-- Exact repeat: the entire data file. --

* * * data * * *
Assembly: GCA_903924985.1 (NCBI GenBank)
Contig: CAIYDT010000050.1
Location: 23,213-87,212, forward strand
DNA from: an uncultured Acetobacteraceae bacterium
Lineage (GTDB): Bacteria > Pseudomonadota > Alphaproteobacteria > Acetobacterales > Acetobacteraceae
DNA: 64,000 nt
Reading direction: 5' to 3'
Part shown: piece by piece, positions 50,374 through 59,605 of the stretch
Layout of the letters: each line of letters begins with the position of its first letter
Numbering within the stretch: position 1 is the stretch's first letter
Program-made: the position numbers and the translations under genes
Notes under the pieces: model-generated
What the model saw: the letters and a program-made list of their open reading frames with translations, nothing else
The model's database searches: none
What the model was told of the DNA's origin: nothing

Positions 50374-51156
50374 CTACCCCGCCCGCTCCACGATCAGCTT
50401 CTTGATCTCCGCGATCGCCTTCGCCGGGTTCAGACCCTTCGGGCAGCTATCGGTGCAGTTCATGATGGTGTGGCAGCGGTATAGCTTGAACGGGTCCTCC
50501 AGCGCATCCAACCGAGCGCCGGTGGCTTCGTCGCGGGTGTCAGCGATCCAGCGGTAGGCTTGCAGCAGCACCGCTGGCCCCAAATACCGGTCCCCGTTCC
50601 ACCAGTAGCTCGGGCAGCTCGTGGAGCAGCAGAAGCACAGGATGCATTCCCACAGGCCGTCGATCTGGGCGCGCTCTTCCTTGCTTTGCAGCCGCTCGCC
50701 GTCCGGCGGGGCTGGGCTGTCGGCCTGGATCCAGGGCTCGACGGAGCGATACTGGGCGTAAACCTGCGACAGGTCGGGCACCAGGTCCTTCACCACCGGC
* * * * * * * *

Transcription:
Assembly: GCA_903924985.1 (NCBI GenBank)
Contig: CAIYDT010000050.1
Location: 23,213-87,212, forward strand
DNA from: an uncultured Acetobacteraceae bacterium
Lineage (GTDB): Bacteria > Pseudomonadota > Alphaproteobacteria > Acetobacterales > Acetobacteraceae
DNA: 64,000 nt
Reading direction: 5' to 3'
Part shown: piece by piece, positions 50,374 through 59,605 of the stretch
Layout of the letters: each line of letters begins with the position of its first letter
Numbering within the stretch: position 1 is the stretch's first letter
Program-made: the position numbers and the translations under genes
Notes under the pieces: model-generated
What the model saw: the letters and a program-made list of their open reading frames with translations, nothing else
The model's database searches: none
What the model was told of the DNA's origin: nothing

Positions 50374-51156
50374 CTACCCCGCCCGCTCCACGATCAGCTT
50401 CTTGATCTCCGCGATCGCCTTCGCCGGGTTCAGACCCTTCGGGCAGCTATCGGTGCAGTTCATGATGGTGTGGCAGCGGTATAGCTTGAACGGGTCCTCC
50501 AGCGCATCCAACCGAGCGCCGGTGGCTTCGTCGCGGGTGTCAGCGATCCAGCGGTAGGCTTGCAGCAGCACCGCTGGCCCCAAATACCGGTCCCCGTTCC
50601 ACCAGTAGCTCGGGCAGCTCGTGGAGCAGCAGAAGCACAGGATGCATTCCCACAGGCCGTCGATCTGGGCGCGCTCTTCCTTGCTTTGCAGCCGCTCGCC
50701 GTCCGGCGGGGCTGGGCTGTCGGCCTGGATCCAGGGCTCGACGGAGCGATACTGGGCGTAAACCTGCGACAGGTCGGGCACCAGGTCCTTCACCACCGGC